Henry Fielding's Tom Jones. It takes some time to get into the language and spelling used in the book and to appreciate how recent the idea of novels was during the eighteenth century (though of course the genre of the novel is very old, starting from at least Lady Murasaki's The Tale of Genji). I enjoy parts of Tom Jones very much, while tend to race through others as if I was cramming for a college examination.
Is the book safe reading for a feminist, you might ask. Well, nothing is and everything is. But there are small glimpses of a pre-feminist awakenings in the book, if you dig hard enough. Absolutely no awakening about class and class privilege, though. Fielding expects his readers to agree that the upper classes indeed deserve better treatment because they are better people. He also takes it for granted that it's up to the poor lower class women to preserve their virtue against the unceasing attacks by the upper class twits, and should they fail in that they are Whores, to be sent to the workhouse, while nothing much happens to the squire who we might regard as guilty of rape.
Parts of the book are most excellently funny, though. For example, after Tom Jones has been injured:
She was proceeding in this manner, when the Surgeon entered the Room. The Lieutenant immediately asked how his patient did? But he resolved him only by saying, 'Better, I believe, than he would have been by this Time, if I had not been called; and even as it is, perhaps it would have been lucky if I could have been called sooner.' 'I hope, Sir,' said the Lieutenant, 'the Skull is not fractured.' 'Hum,' cries the Surgeon, 'Fractures are not always the most dangerous Symptoms. Contusions and Lacerations are often attended with worse Phaenomena, and with more fatal consequences than Fractures. People who know nothing of the Matter conclude, if the Skull is not fractured, all is well; whereas, I had rather see a Man's Skull broke all to pieces, than some Contusions I have met with.' 'I hope,' says the Lieutenant, 'there are no such symptoms here.' 'Symptoms,' answered the Surgeon, 'are not always regular or constant. I have known very unfavourable Symptoms in the Morning change to favourable ones at Noon, and return to unfavourable again at Night.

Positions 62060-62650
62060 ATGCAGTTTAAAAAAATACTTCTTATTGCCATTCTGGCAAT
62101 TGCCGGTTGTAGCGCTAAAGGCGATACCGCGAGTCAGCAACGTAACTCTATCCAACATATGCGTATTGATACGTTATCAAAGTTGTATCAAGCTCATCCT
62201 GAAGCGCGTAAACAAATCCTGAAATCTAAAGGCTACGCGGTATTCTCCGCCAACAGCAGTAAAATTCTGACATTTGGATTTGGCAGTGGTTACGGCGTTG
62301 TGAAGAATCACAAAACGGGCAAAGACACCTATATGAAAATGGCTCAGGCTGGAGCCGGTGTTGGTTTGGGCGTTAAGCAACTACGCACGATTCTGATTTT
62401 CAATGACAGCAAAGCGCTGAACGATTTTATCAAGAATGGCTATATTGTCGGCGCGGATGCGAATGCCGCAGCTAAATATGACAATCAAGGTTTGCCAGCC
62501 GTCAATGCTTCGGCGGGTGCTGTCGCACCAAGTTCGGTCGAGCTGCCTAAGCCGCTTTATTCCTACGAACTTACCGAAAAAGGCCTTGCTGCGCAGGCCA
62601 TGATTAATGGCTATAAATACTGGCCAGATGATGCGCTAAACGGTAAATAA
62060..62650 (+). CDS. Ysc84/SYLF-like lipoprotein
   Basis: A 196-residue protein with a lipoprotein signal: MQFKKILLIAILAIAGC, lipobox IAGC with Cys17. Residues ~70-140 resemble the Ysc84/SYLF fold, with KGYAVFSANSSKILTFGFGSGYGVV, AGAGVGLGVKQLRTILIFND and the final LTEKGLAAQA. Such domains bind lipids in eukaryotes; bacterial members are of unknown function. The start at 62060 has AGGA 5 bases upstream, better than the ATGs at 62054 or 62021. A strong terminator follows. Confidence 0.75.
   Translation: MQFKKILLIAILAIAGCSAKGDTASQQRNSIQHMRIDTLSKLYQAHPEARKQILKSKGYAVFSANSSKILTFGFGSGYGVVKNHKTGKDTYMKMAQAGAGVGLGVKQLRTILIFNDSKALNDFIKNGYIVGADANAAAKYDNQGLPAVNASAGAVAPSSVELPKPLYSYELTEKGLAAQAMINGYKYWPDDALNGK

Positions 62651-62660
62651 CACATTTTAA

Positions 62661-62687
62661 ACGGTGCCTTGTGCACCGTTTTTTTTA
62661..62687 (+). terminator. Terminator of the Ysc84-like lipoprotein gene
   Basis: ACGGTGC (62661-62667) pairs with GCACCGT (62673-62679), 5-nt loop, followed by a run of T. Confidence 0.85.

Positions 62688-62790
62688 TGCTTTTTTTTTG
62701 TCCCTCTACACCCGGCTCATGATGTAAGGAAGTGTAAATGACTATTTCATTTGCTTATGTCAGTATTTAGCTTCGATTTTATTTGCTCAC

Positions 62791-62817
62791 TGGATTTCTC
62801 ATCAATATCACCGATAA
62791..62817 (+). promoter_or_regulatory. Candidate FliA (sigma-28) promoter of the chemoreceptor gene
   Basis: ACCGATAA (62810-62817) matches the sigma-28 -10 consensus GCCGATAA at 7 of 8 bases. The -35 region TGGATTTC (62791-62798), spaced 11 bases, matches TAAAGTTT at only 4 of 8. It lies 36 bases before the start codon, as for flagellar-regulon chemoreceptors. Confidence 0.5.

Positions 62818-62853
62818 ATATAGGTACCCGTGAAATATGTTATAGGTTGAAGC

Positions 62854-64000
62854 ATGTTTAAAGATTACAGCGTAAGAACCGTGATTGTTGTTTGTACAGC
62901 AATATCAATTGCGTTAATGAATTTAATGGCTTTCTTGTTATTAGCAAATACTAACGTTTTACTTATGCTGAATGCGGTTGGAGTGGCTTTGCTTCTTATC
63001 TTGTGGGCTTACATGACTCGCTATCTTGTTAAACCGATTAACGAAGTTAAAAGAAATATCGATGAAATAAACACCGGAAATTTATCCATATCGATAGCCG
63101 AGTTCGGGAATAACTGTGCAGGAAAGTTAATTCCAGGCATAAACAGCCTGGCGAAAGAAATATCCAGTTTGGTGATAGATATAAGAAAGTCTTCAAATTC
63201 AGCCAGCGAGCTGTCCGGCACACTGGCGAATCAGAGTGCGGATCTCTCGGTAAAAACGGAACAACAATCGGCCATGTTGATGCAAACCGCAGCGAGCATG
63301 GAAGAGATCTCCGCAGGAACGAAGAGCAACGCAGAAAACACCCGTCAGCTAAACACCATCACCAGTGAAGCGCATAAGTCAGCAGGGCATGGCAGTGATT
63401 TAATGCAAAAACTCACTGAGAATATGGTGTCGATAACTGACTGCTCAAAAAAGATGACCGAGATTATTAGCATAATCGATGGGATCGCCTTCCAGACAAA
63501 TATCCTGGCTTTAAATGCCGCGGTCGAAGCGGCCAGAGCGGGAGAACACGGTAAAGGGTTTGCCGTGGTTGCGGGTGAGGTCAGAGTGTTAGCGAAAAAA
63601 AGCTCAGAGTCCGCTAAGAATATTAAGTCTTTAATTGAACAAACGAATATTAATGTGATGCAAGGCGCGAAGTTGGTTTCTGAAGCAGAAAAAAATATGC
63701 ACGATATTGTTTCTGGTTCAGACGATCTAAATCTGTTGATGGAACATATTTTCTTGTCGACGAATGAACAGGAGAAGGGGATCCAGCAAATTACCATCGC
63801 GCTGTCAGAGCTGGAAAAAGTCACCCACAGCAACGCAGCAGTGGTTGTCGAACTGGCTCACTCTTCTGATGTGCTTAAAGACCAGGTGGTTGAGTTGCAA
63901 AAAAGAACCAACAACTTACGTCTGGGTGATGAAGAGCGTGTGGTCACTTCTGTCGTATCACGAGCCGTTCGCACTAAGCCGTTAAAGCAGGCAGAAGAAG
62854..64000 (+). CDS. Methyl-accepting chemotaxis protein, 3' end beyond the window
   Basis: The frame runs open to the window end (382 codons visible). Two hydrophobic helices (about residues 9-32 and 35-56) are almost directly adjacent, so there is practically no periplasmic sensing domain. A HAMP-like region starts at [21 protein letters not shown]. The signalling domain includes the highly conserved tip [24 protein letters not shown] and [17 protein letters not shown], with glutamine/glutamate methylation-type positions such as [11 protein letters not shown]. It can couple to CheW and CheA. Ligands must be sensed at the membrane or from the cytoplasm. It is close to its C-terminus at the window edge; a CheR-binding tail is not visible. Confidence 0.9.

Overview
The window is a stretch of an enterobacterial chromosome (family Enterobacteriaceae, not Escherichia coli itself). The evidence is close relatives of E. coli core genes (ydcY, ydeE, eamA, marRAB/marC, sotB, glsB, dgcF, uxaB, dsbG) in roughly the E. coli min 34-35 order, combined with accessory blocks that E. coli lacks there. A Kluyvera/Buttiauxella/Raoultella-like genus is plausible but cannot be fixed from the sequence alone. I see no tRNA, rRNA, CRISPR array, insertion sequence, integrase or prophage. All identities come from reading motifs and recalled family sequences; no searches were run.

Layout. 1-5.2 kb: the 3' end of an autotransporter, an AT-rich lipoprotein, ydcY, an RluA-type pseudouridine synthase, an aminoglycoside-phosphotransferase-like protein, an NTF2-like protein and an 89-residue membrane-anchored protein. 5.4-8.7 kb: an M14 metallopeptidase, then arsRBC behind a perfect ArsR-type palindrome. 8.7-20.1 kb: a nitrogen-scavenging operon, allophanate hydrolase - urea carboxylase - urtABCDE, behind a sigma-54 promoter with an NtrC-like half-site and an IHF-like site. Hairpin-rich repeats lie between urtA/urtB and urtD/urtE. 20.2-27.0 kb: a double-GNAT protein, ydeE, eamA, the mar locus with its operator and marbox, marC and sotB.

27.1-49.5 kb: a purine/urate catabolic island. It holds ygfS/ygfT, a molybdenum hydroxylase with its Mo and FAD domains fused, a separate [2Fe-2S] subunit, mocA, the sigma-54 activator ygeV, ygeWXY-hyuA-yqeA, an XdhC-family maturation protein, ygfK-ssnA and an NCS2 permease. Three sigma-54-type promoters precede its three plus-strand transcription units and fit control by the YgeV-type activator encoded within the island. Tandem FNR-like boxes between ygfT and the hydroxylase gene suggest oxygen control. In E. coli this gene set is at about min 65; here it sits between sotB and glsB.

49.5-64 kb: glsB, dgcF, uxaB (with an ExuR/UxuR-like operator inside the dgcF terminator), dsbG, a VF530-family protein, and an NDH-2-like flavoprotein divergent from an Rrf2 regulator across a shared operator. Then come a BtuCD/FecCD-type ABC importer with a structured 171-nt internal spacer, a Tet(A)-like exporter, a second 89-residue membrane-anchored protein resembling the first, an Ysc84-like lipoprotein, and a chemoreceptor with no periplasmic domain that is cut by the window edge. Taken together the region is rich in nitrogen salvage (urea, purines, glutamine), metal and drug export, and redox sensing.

It goes on like that for a while, and I recognize the slippery eeliness of many experts in that speech. The Surgeon finally deserts the patient when he finds out that Tom Jones doesn't have much money. It's wonderful to contemplate which facts are clear-cut and which facts require a lot of hedging.